Catherine: Wow that's interesting. You should probably take that before you get married.

Colleen: And some people say "Why would I do the workshop? My marriage is pretty good," and what I say is, "Would you like to deepen your relationship?"

Catherine: Yeah well you know a lot of people will ask me "What would you change about the divorce process because Karen and I are helping people get through this process. And my response is that I really wouldn't change anything about my divorce process because we negotiated it ourselves – my ex and I. But I would change things about my marriage, because we should have been in counseling the day we got engaged, honestly. Being a blended family is not an easy thing to do and being 23 and becoming a stepmother that quickly; really, I look at it now and I'm like "what? I look like a kid!" But our relationship went like this, and it worked, but the communication really wasn't there. So, really, it would have been nice to have that.

Colleen: The Imago process is based on a dialogical process that creates the safety of the conversations so that it doesn't go all over the place. You know, so you start talking about "Why don't you want my mother to come for Thanksgiving?" And before you know it you're talking about the last time that you know, you didn’t help clean the garage, and at the very end, you don't even know what you were fighting about. And so this process really helps keep it really safe, really tight, and it's actually a lot of fun.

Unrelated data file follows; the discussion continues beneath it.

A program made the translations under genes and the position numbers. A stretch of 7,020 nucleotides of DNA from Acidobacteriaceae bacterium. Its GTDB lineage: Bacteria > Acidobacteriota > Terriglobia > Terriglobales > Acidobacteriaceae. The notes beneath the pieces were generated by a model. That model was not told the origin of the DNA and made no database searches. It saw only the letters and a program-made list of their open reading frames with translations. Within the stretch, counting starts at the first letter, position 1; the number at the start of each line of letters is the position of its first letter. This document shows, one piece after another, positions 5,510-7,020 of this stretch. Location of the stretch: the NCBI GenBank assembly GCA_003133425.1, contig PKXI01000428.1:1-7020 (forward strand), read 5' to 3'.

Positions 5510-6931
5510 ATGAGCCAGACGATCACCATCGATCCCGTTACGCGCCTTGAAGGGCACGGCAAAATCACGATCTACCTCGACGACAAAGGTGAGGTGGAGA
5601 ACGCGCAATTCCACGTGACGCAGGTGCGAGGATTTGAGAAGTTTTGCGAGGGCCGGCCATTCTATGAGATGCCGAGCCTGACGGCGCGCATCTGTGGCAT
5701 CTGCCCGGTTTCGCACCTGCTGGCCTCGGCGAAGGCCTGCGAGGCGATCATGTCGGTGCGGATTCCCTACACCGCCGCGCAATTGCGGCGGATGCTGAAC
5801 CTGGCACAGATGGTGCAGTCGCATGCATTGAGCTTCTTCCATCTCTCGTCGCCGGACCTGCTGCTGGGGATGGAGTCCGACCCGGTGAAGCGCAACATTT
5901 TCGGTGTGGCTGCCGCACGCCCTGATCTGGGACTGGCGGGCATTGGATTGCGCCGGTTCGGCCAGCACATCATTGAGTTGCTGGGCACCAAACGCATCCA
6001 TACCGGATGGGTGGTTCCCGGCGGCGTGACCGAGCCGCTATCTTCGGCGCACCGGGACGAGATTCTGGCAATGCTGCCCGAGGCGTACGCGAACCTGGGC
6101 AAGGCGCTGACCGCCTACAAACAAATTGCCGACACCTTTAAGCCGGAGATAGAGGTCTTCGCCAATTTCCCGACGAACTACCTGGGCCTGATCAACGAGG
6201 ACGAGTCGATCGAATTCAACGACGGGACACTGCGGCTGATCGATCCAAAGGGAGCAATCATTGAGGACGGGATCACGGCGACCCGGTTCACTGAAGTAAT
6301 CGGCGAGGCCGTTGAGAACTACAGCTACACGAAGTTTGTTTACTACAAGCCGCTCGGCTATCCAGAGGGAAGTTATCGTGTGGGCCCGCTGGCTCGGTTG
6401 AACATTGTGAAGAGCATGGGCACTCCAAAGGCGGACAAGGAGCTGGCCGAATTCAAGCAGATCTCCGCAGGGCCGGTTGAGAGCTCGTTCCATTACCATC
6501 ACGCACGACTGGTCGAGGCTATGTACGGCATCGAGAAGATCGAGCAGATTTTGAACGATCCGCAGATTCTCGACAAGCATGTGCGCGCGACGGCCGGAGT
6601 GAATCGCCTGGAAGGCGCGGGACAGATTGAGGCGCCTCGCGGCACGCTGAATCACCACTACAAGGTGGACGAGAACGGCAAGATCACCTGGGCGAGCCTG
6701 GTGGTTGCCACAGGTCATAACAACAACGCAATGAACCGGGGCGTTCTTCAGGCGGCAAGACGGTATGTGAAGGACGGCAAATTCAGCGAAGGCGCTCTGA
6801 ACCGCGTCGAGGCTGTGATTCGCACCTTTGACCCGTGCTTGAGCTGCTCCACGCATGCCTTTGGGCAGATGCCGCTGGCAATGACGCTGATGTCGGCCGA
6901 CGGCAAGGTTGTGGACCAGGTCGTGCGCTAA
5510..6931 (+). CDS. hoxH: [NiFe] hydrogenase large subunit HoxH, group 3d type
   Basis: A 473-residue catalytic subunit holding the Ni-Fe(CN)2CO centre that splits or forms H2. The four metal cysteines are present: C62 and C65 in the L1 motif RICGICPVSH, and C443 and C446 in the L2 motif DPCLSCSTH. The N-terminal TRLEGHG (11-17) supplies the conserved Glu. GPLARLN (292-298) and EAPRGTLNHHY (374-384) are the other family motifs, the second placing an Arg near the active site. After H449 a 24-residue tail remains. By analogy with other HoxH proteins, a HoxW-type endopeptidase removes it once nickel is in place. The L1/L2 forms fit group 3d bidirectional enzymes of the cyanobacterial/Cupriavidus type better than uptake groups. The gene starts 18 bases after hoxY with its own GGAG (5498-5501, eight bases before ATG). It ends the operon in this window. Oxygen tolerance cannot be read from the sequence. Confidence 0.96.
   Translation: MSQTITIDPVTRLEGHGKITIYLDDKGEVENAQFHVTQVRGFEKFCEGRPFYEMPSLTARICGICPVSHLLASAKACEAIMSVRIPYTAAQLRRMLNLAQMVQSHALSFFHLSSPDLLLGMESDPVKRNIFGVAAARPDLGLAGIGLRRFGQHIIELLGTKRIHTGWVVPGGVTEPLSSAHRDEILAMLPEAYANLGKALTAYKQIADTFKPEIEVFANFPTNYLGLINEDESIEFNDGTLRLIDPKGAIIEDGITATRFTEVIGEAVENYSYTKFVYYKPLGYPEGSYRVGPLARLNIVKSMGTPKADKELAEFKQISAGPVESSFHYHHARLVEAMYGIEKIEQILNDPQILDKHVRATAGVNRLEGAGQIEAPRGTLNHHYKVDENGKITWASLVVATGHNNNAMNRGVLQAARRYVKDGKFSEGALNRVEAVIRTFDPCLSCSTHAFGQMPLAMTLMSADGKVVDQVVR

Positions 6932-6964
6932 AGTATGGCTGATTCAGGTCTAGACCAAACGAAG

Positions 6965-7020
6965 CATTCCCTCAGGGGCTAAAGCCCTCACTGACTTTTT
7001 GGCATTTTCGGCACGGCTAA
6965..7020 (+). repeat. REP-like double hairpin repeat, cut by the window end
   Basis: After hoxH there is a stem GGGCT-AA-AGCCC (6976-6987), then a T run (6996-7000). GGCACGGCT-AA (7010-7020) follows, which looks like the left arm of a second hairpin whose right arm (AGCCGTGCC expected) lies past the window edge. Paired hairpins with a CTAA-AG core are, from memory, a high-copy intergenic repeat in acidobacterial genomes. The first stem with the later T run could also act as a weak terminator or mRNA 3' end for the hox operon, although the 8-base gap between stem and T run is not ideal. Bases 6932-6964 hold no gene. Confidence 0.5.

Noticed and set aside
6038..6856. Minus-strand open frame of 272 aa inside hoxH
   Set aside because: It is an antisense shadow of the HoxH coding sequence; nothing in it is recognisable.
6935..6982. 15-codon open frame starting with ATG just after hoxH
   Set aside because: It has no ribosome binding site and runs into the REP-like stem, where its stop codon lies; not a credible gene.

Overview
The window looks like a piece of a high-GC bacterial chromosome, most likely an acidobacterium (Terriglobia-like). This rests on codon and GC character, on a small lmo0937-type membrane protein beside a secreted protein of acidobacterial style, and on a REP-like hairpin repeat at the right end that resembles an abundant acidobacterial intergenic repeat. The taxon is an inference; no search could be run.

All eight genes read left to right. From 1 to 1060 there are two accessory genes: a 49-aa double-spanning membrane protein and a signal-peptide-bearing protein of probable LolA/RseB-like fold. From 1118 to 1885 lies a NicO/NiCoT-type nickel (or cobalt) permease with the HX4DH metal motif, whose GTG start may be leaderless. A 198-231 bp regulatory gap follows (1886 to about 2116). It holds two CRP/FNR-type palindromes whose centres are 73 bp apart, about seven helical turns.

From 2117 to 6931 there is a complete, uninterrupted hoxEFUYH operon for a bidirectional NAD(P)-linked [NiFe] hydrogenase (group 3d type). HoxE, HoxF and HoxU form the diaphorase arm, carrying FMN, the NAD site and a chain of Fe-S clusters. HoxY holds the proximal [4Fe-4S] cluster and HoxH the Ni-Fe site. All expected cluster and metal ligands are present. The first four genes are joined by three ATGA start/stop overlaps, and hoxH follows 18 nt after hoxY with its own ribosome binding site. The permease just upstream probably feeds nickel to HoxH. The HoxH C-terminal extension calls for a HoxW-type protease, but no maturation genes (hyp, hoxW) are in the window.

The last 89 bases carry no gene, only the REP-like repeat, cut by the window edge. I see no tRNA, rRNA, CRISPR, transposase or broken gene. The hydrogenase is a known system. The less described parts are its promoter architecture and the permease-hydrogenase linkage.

Karen: Colleen, I noticed on your website that you have an entire page on your philosophy. Talk to us a little bit about that.

Colleen: Well, I mean, I was an educator for years, and so I taught first through seventh grade, and I was a school counselor, and I've been in private practice. For me and lots of friends and my own life, for me at the heart of every problem is a broken relationship. Whether it's a mother that's passed, something from childhood, a problem with your spouse, your brother, but at the heart it is really relationships. We're born into relationships, we're connected through relationships, and I really know that we can be healed through the relationship. And so that's the frame of the work that I use.